The four Native American members of the U.S. House of Representatives have joined forces to address the silent crisis of violence against indigenous women.

Oklahoma Republican U.S. Reps. Tom Cole and Markwayne Mullin joined Rep. Deb Haaland, D-N.M., and Rep. Sharice Davids, D-Kan., in introducing the bipartisan Not Invisible Act, which directs the Departments of Interior and Justice to coordinate a more aggressive federal response to violence against Native American and Alaskan Native women.

A joint advisory committee would bring together the FBI, tribal law enforcement, the Bureau of Indian Affairs, crime survivors and other law enforcement and mental health agencies to come up with a more effective strategy for dealing with disappearances and murders of indigenous women.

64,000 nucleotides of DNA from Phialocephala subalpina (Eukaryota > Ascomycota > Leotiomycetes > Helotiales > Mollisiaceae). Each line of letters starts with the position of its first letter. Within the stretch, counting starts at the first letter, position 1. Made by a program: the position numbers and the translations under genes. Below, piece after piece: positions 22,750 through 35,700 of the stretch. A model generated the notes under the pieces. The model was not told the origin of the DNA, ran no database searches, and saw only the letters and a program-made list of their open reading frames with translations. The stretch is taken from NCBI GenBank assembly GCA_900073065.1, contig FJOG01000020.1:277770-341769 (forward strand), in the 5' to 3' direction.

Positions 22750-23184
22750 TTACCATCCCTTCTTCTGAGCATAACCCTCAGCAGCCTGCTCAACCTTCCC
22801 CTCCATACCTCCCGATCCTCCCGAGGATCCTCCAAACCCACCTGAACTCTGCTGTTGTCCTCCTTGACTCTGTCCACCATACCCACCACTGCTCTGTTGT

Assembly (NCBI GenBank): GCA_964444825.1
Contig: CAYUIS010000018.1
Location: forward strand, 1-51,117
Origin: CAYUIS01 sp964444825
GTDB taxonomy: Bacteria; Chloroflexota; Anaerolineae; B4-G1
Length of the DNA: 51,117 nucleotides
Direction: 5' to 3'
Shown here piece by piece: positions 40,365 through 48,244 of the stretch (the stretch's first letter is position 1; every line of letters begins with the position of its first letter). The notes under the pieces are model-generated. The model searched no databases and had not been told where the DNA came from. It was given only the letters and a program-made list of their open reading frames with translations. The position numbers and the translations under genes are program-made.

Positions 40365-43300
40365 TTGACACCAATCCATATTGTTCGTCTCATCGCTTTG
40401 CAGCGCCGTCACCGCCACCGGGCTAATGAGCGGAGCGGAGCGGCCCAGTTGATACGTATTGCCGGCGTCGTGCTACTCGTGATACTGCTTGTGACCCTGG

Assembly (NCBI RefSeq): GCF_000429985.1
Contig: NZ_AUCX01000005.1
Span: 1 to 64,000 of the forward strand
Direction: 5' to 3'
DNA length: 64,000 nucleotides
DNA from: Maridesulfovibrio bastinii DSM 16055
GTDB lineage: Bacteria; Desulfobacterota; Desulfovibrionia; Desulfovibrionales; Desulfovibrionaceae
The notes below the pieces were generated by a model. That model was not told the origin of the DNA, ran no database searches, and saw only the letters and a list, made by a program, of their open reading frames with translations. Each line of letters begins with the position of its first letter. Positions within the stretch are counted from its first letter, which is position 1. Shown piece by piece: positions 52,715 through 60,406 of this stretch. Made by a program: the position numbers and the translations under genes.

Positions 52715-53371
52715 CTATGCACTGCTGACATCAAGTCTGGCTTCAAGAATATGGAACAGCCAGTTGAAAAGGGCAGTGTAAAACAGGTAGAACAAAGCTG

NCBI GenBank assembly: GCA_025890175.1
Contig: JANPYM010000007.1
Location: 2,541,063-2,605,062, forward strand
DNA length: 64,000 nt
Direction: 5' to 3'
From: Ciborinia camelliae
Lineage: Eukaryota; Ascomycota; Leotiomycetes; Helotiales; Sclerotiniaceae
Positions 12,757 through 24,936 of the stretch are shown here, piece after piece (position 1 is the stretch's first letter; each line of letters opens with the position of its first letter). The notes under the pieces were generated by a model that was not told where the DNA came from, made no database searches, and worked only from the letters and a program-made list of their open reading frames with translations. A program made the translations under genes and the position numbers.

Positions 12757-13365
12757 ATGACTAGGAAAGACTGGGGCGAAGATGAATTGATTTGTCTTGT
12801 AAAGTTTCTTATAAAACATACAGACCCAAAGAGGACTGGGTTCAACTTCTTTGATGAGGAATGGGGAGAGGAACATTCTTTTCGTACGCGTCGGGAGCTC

The National Institute of Justice estimates that 56% of American Indian and Alaskan Native women have experienced sexual violence in their lifetimes. Murder is the third leading cause of death among indigenous women, and too often Native American women simply disappear without anyone making an effective effort to find them.

This is not just a reservation issue. The Urban Indian Health Institute has identified 506 cases of missing and murdered indigenous women across 71 urban cities.

In a recent column in The Guardian, Haaland said in Indian country, it is often days before law enforcement shows up for a missing person call or homicide report.

In a recent tweet, Cole referred to the situation as an “epidemic of violence in Indian Country” with “urgent need for solutions.”

We agree and salute the American Indian members of Congress for joining forces to bring attention to a troubling problem and demanding solutions.

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